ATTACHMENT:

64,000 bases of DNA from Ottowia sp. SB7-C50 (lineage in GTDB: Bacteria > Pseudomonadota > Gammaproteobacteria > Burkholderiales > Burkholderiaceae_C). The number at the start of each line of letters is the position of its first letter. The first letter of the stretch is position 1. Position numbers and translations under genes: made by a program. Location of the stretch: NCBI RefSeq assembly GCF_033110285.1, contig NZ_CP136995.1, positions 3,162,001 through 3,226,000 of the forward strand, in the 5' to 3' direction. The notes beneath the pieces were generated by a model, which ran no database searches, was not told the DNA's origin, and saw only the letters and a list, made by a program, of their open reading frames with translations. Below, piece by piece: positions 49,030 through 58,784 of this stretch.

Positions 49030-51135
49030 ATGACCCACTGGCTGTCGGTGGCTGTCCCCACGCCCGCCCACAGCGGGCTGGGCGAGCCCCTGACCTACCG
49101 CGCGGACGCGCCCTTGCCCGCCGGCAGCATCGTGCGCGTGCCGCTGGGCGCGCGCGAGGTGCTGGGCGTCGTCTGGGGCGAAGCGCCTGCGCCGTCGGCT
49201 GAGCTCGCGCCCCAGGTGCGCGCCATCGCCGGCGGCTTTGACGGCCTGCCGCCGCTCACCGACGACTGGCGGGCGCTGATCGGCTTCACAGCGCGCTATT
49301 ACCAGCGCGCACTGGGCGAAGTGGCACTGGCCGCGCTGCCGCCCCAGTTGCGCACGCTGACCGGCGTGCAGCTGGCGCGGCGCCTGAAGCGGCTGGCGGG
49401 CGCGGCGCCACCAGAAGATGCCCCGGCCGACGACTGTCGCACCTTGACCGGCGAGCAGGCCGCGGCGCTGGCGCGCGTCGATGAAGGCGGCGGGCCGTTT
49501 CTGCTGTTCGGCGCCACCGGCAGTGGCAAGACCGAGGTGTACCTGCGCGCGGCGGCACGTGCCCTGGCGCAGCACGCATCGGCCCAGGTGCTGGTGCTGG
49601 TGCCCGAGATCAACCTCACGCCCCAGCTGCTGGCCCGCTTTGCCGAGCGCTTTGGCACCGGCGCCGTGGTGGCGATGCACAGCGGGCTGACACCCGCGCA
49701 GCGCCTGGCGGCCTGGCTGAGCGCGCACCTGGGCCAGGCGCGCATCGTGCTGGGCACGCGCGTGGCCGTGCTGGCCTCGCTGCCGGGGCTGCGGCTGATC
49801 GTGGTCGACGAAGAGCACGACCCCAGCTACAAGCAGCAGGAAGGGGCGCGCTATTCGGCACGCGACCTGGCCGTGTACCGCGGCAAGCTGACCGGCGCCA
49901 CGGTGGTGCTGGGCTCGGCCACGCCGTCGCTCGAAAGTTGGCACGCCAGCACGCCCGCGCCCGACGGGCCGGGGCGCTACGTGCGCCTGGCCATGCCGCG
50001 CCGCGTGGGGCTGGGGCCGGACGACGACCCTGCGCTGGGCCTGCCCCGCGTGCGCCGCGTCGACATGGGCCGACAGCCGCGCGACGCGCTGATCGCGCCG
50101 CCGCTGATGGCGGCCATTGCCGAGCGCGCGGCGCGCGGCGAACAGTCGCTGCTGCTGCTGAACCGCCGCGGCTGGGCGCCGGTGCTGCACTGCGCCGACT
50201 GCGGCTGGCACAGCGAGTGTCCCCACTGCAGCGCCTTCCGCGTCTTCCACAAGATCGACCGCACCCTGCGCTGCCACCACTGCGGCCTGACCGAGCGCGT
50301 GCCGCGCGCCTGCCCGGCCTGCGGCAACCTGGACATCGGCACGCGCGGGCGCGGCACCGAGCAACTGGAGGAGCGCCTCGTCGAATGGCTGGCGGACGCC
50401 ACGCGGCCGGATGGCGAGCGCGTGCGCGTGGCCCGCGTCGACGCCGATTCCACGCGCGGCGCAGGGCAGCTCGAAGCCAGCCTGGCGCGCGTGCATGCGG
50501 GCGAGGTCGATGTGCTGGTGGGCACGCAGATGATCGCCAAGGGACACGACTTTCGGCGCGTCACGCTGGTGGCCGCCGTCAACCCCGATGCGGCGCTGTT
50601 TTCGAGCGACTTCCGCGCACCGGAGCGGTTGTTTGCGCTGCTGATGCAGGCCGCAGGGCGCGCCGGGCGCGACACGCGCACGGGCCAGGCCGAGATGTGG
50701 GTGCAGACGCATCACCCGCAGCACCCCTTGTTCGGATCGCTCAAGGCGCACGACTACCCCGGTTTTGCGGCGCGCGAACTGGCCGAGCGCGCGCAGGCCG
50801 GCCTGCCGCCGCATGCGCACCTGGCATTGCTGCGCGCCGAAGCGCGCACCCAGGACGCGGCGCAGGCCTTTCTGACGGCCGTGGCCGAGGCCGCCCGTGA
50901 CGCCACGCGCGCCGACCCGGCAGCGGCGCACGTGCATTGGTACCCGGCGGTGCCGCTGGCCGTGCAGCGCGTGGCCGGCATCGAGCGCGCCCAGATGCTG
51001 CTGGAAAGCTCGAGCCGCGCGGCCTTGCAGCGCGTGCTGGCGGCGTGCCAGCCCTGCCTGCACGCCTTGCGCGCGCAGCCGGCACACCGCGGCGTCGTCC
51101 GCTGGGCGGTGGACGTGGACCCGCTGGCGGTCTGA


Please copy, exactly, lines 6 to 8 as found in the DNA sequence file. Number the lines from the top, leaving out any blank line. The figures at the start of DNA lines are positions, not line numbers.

49301 ACCAGCGCGCACTGGGCGAAGTGGCACTGGCCGCGCTGCCGCCCCAGTTGCGCACGCTGACCGGCGTGCAGCTGGCGCGGCGCCTGAAGCGGCTGGCGGG
49401 CGCGGCGCCACCAGAAGATGCCCCGGCCGACGACTGTCGCACCTTGACCGGCGAGCAGGCCGCGGCGCTGGCGCGCGTCGATGAAGGCGGCGGGCCGTTT
49501 CTGCTGTTCGGCGCCACCGGCAGTGGCAAGACCGAGGTGTACCTGCGCGCGGCGGCACGTGCCCTGGCGCAGCACGCATCGGCCCAGGTGCTGGTGCTGG